Given that there needs to be a consistency, there still remain questions about Obst et al.’s conclusions regarding certain valuation techniques. Here is a summary of what we think has not sufficiently been considered in their argument.’
They say: Accounting (gold) standard is to use market prices – irrespective of market conditions and failures (!). If no market value is available proxies for market prices have to be used. A range of estimation methods are available but shadow prices are not okay since they are not consistent surrogates for market prices for being used in welfare accounting instead of national accounting.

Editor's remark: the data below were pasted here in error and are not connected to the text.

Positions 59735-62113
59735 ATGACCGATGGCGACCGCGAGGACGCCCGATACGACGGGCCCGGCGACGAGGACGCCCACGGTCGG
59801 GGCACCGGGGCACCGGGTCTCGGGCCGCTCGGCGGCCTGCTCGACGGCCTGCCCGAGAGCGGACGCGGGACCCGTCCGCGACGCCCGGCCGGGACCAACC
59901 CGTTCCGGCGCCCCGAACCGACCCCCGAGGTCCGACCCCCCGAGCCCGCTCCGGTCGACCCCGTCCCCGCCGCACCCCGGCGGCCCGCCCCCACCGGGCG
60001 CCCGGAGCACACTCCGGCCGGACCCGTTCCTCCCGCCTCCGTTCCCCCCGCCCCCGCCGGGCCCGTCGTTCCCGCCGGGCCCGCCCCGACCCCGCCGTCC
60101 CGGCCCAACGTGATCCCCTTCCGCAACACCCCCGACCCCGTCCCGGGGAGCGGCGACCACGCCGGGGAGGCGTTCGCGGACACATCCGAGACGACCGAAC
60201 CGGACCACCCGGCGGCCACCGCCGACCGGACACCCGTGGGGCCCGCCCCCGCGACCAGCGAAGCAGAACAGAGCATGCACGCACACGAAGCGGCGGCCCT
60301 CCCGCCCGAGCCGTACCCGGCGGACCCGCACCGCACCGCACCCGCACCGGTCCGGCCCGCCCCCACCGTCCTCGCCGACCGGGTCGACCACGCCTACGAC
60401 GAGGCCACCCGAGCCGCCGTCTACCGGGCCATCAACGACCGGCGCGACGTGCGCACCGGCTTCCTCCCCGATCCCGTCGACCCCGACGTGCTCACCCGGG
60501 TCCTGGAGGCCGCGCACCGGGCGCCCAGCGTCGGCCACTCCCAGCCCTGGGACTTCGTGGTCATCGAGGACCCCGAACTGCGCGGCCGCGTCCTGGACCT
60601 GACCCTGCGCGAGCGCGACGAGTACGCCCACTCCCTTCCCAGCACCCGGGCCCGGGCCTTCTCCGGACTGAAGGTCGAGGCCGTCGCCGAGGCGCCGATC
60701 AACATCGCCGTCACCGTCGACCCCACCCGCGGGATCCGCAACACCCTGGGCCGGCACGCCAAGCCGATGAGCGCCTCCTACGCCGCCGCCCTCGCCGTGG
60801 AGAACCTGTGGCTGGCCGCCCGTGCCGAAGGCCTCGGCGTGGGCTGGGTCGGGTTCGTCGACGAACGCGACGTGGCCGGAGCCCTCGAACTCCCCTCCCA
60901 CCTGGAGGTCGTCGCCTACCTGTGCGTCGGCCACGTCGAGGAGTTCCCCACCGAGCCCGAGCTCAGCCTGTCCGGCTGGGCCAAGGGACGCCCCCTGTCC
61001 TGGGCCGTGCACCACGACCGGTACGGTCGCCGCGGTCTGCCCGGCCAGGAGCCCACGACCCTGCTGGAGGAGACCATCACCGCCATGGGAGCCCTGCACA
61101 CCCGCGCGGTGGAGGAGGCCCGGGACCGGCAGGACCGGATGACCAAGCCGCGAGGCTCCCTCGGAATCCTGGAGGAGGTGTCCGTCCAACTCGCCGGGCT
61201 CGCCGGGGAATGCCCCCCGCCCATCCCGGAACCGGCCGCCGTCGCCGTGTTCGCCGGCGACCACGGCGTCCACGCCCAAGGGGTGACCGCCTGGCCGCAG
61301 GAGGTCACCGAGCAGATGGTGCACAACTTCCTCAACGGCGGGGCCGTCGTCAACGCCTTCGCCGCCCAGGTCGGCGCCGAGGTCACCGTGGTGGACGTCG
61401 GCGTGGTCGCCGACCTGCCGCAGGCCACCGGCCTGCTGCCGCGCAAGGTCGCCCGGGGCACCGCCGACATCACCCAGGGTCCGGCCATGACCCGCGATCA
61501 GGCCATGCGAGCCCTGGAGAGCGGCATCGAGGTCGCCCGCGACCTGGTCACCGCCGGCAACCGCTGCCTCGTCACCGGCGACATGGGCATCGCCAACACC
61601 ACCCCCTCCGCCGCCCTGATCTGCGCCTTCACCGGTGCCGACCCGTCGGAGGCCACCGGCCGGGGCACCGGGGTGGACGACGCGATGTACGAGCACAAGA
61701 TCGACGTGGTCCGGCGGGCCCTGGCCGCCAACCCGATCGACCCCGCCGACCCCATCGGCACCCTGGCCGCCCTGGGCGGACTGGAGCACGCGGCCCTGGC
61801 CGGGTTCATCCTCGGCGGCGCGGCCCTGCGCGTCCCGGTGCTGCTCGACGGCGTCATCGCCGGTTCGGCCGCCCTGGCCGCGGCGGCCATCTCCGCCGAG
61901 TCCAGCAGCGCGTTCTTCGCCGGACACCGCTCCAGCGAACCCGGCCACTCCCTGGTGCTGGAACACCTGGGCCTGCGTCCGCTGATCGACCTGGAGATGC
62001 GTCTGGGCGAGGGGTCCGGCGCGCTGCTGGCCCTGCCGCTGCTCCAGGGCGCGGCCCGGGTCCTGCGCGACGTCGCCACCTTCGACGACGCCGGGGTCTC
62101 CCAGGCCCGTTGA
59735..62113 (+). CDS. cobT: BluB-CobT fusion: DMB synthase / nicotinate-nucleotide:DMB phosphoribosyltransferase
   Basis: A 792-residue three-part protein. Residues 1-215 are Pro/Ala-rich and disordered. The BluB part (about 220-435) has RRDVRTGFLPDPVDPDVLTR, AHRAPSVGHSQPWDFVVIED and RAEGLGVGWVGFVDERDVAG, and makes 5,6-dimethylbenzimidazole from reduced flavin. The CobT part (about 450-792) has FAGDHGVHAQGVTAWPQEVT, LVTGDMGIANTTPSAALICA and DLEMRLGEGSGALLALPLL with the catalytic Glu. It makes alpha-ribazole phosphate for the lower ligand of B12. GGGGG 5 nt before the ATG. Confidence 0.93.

We say: Right. Market prices are standard. Proxies need to be used when no market prices is available. Welfare accounting uses shadow prices and they are not necessarily equal to market prices. Shadow prices are supposed to be the “true” value a good or service marginal contribution to welfare. They do not include market failures. But for public ecosystem services where there is no market, we cannot assume that a hypothetical market price for and the shadow price are different unless we also assume a hypothetical market failure.
Who would want to estimate a hypothetical but already distorted price for an ecosystem service for national accounts? Isn’t it better to try to estimate the value of an ES for accounting purposes as close to their “true” value as possible?